A soccer drill’s purpose determines what kind of drill you should be creating. Here are a few examples of different kinds of drills: The most common type of drill you will create as a coach is a warm-up drill. Warm-up drills are used to get the entire team moving and ready for practice. Another common drill you will use as a coach is a finishing drill. Finishing drills are used to help players improve their finishing ability. Defense drills help players improve their skills on defense. Coeducation drills are used to mix up the teams and get players used to playing with players from both sides of the field. Attacking drills are used to help players improve their attacking skills.
Start with a Warm-up Drill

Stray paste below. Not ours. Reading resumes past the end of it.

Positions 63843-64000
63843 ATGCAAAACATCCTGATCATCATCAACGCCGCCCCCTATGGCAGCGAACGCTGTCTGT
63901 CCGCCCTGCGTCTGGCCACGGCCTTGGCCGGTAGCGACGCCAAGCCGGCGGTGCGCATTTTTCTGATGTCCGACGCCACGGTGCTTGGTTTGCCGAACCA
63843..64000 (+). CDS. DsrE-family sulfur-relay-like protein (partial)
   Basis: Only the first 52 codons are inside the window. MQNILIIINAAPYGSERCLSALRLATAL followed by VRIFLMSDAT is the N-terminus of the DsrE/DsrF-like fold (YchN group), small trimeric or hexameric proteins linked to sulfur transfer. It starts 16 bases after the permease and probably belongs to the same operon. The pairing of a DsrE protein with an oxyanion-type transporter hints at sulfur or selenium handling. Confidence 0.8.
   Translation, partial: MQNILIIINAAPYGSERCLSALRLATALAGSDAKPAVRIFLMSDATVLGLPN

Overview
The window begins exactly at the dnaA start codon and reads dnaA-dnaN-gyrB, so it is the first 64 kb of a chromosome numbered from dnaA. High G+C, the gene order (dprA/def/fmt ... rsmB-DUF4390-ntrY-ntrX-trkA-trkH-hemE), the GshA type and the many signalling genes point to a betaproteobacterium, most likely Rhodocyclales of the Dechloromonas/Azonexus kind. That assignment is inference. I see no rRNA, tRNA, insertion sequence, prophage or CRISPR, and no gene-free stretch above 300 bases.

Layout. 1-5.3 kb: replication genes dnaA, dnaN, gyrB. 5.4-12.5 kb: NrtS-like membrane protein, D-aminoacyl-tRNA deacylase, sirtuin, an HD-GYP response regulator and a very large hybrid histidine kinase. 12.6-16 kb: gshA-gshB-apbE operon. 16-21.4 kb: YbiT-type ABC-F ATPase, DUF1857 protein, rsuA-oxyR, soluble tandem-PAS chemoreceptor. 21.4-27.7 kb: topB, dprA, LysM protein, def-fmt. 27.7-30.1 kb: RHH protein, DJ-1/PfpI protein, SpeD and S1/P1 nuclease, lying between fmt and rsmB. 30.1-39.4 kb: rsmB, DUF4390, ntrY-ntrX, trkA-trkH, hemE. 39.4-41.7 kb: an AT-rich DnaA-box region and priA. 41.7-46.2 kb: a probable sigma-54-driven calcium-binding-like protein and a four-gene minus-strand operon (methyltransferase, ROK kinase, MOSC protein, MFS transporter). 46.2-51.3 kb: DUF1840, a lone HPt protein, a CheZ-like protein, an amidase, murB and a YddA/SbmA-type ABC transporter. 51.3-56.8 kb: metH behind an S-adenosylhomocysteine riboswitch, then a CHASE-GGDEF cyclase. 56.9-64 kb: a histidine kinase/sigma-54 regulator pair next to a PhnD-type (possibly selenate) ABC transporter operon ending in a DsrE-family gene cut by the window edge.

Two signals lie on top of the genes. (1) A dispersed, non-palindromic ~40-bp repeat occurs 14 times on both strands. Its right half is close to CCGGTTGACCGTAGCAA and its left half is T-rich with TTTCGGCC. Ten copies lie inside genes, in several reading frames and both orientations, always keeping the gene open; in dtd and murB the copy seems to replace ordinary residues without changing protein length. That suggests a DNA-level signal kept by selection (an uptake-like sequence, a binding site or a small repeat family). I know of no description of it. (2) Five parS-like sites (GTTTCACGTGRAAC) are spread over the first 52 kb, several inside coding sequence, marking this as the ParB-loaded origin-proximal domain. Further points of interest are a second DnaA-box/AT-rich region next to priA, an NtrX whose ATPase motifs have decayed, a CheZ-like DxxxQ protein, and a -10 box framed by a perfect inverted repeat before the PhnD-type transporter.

Warm-up drills are used to get players moving and ready for practice. Make sure to start every practice with a warm-up drill so that you can avoid injuries and get your players moving. A warm-up drill should last 2-5 minutes. Here are a few examples of warm-up drills: - What’s in your pocket? - In this warm-up drill, players start by standing in a circle and placing one foot behind the other. Next, each player takes a ball and places it in the front pocket of their shorts. Players then take turns taking a ball out of their pocket and passing it to the player on their left or right. The goal of this drill is to get the players ready for practice and also get them warmed up. - Head and shoulders - This is a great way to warm up the entire team. Start by having all the players stand in a circle, facing in. Have a few players start by tapping each other on the head and shoulders. After a few seconds, have the entire team start tapping each other on the head and shoulders. The goal of this drill is to get the players warmed up and ready for practice.